Move over, Santa Claus! The guy who’s coming to town this Christmas is the great Cuban-born jazz pianist and composer Chucho Valdés with his acclaimed Royal Quartet. At Port of Spain’s National Academy for the Performing Arts (NAPA) on 16 December, he will be teaming up with Trinidad & Tobago’s brilliant jazz trumpeter Etienne Charles and friends for a seasonal celebration called Creole Christmas Gift.
Chucho Valdés, that giant of Afro-Cuban jazz, incredibly turned 82 in October. JazzTimes called him “monstrously talented and endlessly creative”. He’s a legendary innovator, mixing Afro-Cuban traditions with influences from the worlds of jazz, classical, rock, and Latin music into an unmistakable style of his own.
With a career stretching back over 60 years, and a long trail of hit albums, Valdés is the proud winner of seven Grammys and five Latin Grammys; co-founder of the famous Cuban band Irakere; a veteran bandleader as well as a virtuoso pianist; and a tireless composer and arranger. Combining his ensemble work with a parallel solo career, he’s in the midst of an eight-month European and American tour, which resumes in Miami in January.
Jazz trumpeter Etienne Charles shares the stage, with his Creole Christmas programme (Caribbean Christmas music and jazz tinged with seasonal South American influence). He’s one of the Caribbean’s most interesting musicians, and brings with him some Trinidad & Tobago stars including David “Happy” Williams, Vaughnette Bigford, and Robert Greenidge.
Charles, 40, is a composer, arranger, and percussionist as well as a celebrated jazz musician (Downbeat magazine praised his “sweet trumpet and stinging pen”). In addition to his touring and recording career, he somehow finds time to be Associate Professor of Studio Music & Jazz at the University of Miami’s Frost School of Music.
His international reputation was well illustrated last year when New York’s Lincoln Center re-opened its David Geffen Hall (the old Avery Fisher Hall and home of the New York Philharmonic Orchestra) after a US$550 million renovation. The first music to be heard on opening night was Etienne’s 75-minute multimedia work San Juan Hill: A New York Story — a piece commissioned by Lincoln Center — featuring his own Creole Soul ensemble and the New York Philharmonic itself.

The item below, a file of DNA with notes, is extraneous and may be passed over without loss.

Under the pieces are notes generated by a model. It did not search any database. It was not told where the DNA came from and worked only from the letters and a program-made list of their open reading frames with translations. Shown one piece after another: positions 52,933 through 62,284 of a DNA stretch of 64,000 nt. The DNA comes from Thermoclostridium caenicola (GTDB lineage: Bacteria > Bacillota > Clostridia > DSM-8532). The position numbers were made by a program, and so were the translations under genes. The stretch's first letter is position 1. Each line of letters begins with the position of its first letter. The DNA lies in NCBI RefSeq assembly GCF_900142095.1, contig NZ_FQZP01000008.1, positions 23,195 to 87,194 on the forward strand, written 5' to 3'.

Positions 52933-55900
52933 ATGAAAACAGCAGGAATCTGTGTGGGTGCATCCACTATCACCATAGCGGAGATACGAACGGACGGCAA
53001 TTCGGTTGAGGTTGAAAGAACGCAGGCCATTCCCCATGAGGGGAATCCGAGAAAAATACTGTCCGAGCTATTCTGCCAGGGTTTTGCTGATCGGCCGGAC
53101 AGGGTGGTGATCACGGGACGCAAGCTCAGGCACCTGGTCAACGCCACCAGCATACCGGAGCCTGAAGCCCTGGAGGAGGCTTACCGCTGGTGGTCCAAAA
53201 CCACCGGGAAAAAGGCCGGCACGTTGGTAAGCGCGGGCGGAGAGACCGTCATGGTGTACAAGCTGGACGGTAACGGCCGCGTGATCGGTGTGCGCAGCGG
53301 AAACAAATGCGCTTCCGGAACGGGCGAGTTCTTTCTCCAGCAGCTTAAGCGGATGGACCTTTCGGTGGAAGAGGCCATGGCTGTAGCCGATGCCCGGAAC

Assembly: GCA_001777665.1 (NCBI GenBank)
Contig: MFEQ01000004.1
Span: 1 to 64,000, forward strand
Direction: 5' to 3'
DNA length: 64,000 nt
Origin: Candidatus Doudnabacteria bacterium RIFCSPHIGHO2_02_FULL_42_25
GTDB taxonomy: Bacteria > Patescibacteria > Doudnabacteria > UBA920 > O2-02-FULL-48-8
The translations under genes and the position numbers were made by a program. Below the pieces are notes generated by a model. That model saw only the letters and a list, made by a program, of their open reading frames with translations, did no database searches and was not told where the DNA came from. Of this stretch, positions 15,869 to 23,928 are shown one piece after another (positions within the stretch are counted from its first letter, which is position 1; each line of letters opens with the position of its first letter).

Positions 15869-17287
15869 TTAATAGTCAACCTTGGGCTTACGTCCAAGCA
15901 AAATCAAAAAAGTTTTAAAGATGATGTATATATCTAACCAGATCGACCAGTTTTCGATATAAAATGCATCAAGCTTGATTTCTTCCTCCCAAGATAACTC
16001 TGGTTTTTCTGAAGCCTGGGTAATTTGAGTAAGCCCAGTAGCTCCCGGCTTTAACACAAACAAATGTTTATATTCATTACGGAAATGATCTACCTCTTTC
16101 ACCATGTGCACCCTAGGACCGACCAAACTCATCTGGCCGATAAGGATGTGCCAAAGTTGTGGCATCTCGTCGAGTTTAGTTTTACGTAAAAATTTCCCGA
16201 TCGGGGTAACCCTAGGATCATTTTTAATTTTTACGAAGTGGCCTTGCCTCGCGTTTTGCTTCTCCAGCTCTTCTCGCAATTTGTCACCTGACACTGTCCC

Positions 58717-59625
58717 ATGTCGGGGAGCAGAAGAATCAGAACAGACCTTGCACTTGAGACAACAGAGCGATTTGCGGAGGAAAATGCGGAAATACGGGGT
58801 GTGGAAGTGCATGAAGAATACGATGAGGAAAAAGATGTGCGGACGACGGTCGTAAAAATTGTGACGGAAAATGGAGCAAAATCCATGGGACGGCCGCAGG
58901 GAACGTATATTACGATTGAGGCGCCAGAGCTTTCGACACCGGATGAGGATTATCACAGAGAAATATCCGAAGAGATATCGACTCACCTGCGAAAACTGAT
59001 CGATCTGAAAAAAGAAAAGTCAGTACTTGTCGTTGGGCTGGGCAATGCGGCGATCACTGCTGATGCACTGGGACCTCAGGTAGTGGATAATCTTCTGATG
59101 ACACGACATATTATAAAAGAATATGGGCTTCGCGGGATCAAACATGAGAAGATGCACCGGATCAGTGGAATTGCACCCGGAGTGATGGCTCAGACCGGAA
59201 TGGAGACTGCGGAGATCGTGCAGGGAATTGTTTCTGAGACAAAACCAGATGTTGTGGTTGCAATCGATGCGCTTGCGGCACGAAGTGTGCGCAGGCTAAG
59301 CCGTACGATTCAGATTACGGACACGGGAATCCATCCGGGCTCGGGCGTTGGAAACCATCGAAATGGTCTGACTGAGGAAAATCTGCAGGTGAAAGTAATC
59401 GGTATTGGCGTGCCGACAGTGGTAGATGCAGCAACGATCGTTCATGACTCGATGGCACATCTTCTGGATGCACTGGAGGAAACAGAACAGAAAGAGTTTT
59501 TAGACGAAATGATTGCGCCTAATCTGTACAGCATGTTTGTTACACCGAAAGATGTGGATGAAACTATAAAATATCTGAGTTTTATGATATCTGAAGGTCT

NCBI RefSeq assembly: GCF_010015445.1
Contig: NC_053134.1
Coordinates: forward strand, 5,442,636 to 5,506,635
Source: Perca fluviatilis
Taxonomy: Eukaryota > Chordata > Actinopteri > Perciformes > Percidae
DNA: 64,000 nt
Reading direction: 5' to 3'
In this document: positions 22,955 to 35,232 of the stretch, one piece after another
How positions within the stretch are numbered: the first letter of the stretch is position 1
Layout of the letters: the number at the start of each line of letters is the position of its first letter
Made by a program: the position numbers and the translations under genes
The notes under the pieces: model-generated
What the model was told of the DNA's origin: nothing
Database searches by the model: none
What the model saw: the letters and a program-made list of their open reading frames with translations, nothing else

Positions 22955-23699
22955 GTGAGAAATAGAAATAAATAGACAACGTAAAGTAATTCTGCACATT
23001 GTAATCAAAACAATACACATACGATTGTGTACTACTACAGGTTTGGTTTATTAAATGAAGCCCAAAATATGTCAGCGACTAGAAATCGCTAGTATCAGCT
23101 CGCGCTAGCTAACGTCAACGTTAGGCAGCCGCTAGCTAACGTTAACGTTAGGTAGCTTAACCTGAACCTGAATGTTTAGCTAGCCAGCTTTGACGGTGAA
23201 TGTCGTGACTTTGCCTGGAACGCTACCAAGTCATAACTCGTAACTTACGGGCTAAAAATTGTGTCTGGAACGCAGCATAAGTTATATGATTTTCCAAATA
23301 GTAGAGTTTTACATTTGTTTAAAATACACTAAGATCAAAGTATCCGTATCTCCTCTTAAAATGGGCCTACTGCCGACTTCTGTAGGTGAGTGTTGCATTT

It was a great tribute to Etienne’s work, and — typically — it made a deep cultural connection. The old neighbourhood of San Juan Hill, full of fine grassroots musicians and Caribbean roots, once occupied the land that was cleared in the 1950s to make way for the construction of Lincoln Center. It was a location many Trinidadian musicians landed up in, making Charles feel that “It’s almost as if I’ve come full circle.”
Etienne and Chucho have been working together for several years, and have been touring Chucho’s ambitious work La Creación in Europe and North America. “I became interested in jazz in the early 2000s,” Etienne says, “and listened to Chucho Valdés and Irakere. We met in 2019 when I was touring in Miami, where Chucho lives, and I invited him and his wife and son to the show. So we met there, I visited their home, we talked about Trinidad and Cuba and La Creación.” They began to tour and perform together. “It was a very memorable experience for me as a musician and a life-long fan of Chucho Valdés and his music.”
The Port of Spain concert is being hosted by the HADCO Group, sponsors of the Phase II Pan Groove steel orchestra since 2015. The most recent addition to the group’s wide range of business interests is HADCO Experiences, which seeks to provide “bespoke vacation packages” and special experiences for locals and visitors to the country. It has already acquired and renovated the world-famous Asa Wright Nature Centre in Trinidad, and bought the Mt Plaisir Estate Hotel on the north coast, one of the best sites in the world for turtle-watching.
When news of a successful performance with Chucho in London got back to Trinidad, HADCO soon came on board, extending its menu of experiences. A live Trinidad performance by Etienne Charles and the great Chucho Valdés just seemed like the logical — and exciting — next step.